Project 3: Preemptive Scheduler

Project TA: Marcela Melara (


In this third project, you will add support for preemptive scheduling and synchronization to the kernel. Specifically, it will be your job to modify entry.S, scheduler.c, sync.h and sync.c.

Unlike project 2, the tasks in this project can be preempted by another task via a time interrupt. You need to deal with the time interrupt and handle the critical section issues so that a task can be preempted safely. Additionally, you will implement three kinds of synchronization primitives: condition variables, semaphores, and barriers. To fulfill the requirements of this project, you must determine:

We have provided starter code which contains 24 files:

We also provide five test programs for you to test your code at various stages. See
Testing for instructions on how to use these tests.

The start code is available on Blackboard as project 3 - preemptive scheduler start code under Course Materials or on the lab machines at /u/318/code/project3/p3_start_code.tar.gz


  1. Review project specs and download the start code.
  2. Write your design review (due Mon Oct 21, 2013)
  3. Complete entry.S, scheduler.c with blocking sleep and sync.[ch]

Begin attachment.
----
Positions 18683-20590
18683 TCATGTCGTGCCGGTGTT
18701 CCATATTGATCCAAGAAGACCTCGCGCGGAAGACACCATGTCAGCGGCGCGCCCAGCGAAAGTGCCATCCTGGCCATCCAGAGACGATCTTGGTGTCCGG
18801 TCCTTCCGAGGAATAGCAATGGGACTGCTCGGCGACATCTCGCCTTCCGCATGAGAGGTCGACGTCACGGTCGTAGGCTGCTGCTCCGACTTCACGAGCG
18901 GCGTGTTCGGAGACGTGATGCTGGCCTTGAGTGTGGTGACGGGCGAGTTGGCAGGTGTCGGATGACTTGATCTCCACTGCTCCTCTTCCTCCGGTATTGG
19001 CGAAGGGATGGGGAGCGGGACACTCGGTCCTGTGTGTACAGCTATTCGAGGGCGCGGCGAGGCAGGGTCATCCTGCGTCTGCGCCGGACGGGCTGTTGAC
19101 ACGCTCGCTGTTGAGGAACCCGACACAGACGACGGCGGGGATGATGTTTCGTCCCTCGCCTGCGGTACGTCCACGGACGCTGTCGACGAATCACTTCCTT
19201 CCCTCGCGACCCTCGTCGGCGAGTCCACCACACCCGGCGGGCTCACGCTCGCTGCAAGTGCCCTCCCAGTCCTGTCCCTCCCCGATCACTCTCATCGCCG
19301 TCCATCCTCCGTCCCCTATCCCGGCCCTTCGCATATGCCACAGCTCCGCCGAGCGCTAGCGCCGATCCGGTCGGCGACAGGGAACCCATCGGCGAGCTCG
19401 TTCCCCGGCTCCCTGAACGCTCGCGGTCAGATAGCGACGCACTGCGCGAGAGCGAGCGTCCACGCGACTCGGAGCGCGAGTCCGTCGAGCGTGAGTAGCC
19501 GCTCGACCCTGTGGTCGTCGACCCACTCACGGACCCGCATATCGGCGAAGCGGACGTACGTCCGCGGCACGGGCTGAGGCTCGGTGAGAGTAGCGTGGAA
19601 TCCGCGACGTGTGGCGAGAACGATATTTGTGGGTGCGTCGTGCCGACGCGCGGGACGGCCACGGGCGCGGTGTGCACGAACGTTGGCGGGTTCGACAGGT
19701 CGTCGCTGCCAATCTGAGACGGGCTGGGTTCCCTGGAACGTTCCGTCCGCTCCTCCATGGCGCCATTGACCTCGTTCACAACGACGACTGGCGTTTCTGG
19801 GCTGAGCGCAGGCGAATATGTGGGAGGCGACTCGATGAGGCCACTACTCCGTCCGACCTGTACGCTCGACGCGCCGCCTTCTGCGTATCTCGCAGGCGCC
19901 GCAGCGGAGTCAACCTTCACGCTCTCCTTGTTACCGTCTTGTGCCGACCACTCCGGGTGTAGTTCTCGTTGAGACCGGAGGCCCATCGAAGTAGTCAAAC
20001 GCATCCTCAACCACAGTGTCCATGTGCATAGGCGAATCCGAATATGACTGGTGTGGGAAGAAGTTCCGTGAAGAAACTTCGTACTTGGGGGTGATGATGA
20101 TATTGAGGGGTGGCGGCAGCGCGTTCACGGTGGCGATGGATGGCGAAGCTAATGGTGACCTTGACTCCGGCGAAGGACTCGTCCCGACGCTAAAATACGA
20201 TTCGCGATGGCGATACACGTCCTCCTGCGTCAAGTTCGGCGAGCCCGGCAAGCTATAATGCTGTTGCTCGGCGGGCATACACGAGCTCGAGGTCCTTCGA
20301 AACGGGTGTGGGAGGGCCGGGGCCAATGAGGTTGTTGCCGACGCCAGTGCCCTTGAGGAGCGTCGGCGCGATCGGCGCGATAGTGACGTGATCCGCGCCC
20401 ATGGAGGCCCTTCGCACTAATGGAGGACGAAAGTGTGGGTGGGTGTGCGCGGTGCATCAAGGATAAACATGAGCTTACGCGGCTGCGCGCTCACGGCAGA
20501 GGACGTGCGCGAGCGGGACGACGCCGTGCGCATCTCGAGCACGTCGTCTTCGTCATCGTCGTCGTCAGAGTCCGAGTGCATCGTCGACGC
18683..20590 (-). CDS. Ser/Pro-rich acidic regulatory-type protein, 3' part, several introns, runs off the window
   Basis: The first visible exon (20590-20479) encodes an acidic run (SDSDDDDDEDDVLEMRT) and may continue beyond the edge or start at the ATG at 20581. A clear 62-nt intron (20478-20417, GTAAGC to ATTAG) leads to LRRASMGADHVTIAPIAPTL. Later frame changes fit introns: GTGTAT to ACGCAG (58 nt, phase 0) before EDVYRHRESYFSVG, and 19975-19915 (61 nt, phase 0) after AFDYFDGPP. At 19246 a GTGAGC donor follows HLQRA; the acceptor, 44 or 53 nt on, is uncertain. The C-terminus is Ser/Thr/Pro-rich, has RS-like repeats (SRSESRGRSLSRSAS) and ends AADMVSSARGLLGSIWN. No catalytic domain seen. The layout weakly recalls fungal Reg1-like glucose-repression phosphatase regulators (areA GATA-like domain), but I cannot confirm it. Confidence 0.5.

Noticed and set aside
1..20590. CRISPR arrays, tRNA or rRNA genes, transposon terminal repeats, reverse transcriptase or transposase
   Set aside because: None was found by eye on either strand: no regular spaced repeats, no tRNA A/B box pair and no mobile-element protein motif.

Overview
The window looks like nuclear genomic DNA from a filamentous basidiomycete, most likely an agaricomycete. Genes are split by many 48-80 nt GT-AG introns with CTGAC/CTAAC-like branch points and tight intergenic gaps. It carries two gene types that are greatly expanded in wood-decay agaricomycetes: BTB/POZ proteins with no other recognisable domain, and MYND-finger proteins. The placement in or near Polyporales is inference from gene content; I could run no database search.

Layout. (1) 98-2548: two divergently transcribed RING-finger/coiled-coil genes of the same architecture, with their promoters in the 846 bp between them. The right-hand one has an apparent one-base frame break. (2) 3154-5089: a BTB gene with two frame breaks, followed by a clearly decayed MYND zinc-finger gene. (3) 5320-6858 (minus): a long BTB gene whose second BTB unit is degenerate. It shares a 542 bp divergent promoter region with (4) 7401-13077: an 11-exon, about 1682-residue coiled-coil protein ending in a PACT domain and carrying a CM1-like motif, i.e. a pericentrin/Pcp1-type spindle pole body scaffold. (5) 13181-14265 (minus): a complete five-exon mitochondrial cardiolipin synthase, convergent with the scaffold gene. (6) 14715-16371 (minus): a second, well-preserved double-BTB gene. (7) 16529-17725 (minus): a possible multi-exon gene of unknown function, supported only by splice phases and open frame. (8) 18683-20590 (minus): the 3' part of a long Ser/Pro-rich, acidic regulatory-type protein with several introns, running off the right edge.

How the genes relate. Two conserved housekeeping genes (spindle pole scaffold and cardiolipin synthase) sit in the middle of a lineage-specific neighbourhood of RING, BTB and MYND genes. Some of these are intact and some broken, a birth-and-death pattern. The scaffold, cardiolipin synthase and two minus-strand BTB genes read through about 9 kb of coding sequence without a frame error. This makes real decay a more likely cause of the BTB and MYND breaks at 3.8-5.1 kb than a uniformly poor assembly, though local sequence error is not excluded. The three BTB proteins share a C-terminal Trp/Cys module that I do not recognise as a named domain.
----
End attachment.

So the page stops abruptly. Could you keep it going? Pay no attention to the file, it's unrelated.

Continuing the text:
4. Compile and create the OS image.
  5. Test
    • Choose the appropriate test and run the Bochs emulator with your OS image.
    • Write the image to a USB disk, then boot off that device.
  6. Complete the general project requirements
  7. Submit

Preemptive Scheduling

Processes and threads in x86 are preempted using a timer interrupt. In x86, interrupts can be triggered in several different ways: hardware, software, exceptions. For this project, the relevant interrupt, the timer interrupt IRQ 0, is a hardware interrupt.

The start code includes handlers for the system call interrupt, irq0 interrupt, and the various exceptions (in particular, IRQ 7 used in the test programs). The first part of implementing preemptive scheduling is to complete irq0_entry and the TEST_NESTED_COUNT macro in entry.S. We recommend you use the other handlers as guides. At the same time, the second part of implementing preemptive scheduling is to complete the put_current_running() function in scheduler.c.

You will want to consult scheduler.h and queue.[ch] to familiarize yourself with the queue data structure we provide, and since the definition of the PCB structure has moved to scheduler.h.

The processor takes the following actions on an interrupt:

  1. Disable interrupts
  2. Push the flags register, CS, and return IP (in that order)
  3. Jump to the interrupt handler